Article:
What’s your idea of a good seminar? I am still forming mine after years of teaching, but I intend to keep refining my methods until every seminar I teach fulfils and exceeds the expectations of those willing to work hard enough to grasp the meaning and implications of the subject at hand.

3 Responses to “Surviving a Seminar”

  1. patrick hodges says:

    Good article. I found that, if you somewhat know the system beforehand, it helps with the seminar. “Secret indoor material” may not be so according to how lazy or proactive you are. I once learned a very good arm lock only to find it months later in a book on Indonesian styles so, beware, as the old saying goes, “Nothing new under the Sun.” =)
    Partners, for the most part, if friends are good, but I found if you are paired up with a person who has a large ego, well, there’s the problem. Heh,heh, however, you may have friends with large egos too. =D

  2. Andrew Shinn says:

    I love seminars.

    I don’t go to enough of them, but I think I’ve taken knowledge home with me from every seminar I’ve ever attended.

    For me, I break seminars down into two categories: “in-house” seminars and “public seminars”. While a seminar might be public anyway, sometimes you get an instructor in from outside your school (or even from within your school) to run a special workshop on an aspect of the system you’re already studying. This tends to work really well in terms of participants taking in knowledge – they generally already have the “pre-reqs”.

    The first seminar I ever took was at a tournament. I had been studying praying mantis for just a few years at that point and a kung fu brother of my teacher was teaching a complete form (Zhai Kui). My teacher said I could take the seminar to see if I could learn the form in one session. I did, and then I reviewed what I learned with my teacher, and I still practice this form. But that was easy, since it was a form from within the system I was already immersed in. It felt right. It felt like family. And I already knew a lot of the individual movements – the instructor noticed.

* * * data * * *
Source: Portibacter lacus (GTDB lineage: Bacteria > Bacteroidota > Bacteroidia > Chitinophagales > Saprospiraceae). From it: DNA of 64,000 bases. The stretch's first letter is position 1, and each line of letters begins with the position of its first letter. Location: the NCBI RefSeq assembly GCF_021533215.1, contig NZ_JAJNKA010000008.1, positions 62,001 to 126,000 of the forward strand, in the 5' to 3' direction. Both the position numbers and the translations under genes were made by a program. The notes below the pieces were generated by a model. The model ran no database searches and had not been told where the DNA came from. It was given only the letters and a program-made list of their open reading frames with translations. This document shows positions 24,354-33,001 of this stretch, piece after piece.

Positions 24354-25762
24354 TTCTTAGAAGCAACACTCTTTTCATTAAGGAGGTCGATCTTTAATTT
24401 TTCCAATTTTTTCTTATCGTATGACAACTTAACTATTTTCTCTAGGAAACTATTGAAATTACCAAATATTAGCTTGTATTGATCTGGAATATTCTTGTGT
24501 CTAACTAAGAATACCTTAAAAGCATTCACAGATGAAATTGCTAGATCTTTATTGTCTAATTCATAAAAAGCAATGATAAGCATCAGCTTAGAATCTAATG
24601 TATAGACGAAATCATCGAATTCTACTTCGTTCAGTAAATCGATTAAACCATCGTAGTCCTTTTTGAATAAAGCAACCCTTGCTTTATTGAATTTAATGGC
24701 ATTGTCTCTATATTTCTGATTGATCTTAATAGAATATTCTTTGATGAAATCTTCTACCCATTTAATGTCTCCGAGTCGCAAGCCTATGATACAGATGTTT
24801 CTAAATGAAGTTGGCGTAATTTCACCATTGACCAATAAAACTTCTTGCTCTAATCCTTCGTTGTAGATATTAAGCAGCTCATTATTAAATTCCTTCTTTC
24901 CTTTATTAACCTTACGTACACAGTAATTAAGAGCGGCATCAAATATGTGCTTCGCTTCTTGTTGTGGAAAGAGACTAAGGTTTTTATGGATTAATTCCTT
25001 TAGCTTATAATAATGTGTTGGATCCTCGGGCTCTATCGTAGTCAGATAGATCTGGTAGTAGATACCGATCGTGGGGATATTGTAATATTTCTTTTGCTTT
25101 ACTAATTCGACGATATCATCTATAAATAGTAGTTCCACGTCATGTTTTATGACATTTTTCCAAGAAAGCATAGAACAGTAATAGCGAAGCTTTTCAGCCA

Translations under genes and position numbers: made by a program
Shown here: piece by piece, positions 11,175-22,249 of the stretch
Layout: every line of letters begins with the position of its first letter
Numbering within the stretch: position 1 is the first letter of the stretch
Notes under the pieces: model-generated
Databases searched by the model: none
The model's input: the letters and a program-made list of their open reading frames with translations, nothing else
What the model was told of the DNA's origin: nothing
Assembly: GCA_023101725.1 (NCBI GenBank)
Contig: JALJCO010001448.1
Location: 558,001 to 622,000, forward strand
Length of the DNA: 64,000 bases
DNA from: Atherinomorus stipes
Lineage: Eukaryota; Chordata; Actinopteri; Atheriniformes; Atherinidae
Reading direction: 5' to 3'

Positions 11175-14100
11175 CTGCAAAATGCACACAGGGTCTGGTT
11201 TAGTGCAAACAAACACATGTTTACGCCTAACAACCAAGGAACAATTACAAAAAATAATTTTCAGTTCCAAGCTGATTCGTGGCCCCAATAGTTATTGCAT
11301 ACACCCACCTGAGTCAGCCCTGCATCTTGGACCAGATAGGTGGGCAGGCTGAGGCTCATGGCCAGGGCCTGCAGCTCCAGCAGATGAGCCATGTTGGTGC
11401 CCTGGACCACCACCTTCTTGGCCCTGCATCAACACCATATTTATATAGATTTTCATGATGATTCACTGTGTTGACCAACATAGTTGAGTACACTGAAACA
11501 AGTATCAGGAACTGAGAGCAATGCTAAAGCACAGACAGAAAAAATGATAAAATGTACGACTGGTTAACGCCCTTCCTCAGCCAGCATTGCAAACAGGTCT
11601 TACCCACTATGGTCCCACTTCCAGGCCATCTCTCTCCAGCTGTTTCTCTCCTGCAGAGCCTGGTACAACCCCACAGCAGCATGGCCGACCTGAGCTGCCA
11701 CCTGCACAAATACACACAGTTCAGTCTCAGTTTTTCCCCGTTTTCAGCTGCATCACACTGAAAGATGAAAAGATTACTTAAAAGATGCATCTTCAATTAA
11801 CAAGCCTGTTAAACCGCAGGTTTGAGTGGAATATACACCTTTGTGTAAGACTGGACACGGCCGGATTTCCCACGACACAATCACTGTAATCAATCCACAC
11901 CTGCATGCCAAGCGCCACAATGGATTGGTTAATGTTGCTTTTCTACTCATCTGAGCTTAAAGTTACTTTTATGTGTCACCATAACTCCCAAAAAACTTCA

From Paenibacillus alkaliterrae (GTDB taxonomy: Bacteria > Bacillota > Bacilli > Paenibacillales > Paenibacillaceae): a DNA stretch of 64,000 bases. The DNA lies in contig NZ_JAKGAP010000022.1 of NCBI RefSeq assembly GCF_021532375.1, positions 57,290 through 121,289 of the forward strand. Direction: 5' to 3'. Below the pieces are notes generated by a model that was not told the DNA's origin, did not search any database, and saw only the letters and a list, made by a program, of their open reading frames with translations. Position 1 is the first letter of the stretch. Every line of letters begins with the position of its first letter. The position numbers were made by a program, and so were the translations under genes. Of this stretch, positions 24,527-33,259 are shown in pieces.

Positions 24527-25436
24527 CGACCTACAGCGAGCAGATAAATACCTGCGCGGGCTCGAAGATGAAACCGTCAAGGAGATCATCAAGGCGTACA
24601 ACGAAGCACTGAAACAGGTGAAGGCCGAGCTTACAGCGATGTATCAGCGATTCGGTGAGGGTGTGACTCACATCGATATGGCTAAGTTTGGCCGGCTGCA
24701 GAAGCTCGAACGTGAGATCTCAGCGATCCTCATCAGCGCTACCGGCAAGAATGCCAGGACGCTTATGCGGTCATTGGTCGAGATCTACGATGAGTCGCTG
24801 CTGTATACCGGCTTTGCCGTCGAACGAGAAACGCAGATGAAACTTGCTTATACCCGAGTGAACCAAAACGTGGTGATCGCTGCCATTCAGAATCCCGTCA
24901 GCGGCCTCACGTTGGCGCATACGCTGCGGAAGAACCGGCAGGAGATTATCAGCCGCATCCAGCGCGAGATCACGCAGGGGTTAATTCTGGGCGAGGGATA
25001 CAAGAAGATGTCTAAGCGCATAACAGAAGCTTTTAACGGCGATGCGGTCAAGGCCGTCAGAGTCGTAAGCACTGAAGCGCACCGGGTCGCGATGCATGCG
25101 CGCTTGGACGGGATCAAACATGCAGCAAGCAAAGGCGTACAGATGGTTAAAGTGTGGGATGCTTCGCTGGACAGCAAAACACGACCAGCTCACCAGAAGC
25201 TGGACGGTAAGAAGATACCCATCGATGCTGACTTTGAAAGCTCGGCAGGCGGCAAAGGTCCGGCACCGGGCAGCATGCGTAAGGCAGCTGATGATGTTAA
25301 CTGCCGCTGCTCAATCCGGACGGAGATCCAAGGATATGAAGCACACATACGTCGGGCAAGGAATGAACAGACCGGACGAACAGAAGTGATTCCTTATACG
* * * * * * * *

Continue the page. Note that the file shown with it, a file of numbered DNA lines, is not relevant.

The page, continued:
What I think of as “public seminars” offer a general introduction to a system or topic. Participants may or may not have background that makes absorption of the material likely. They may also not have any direction to go in with the material once they’ve been presented with it. A participant would be faced with the option of beginning a whole new course of study, concentrating on that material, that has nothing to do with what he or she was practicing before.

    And yet some seminars I’ve been to regarding systems other than my own have left me with insights that stay with me years after I’ve forgotten the particulars of the movements that were being taught.

    And then sometimes I’ve found that I just take a move or two and add them to my regular practice and make them my own. I consider the whole cost of a seminar well worth it if I can take home one idea or practice or technique that I will add to my regular repertoire of practice.

    To really gain from a seminar then, I think you need to either 1) have a background in the topic, 2) be willing to treat the seminar as the start of a new training regimen (assuming you liked the intro), OR 3) you have a strong enough foundation in your current system that you can make sense of the material presented within the field of your practice.

  3. I always found personally that the key to a good workshop was to have a chance to touch hands at some point with the workshop leader… especially when trying to learn any two-person work. I understand the reluctance for many guest instructors, for a variety of reasons, to limit their contact with strangers; but this kind of one-on-one, no matter how brief can often be the catalyst for really understanding a technique or principle.

    Sadly, at almost all of the workshops that I attended in the late 80s and into the mid-90s, the workshop leader worked only with the host instructor or perhaps one or two lucky people. One of the things that I really liked about William C.C. Chen in those days was that he made an effort to do a little “hands on” with everyone in attendance. By the end of the weekend, you had had your turn. Maybe things have changed but he was a rarity in those days and I did a lot of taiji, bagua and even a few hard-style workshops.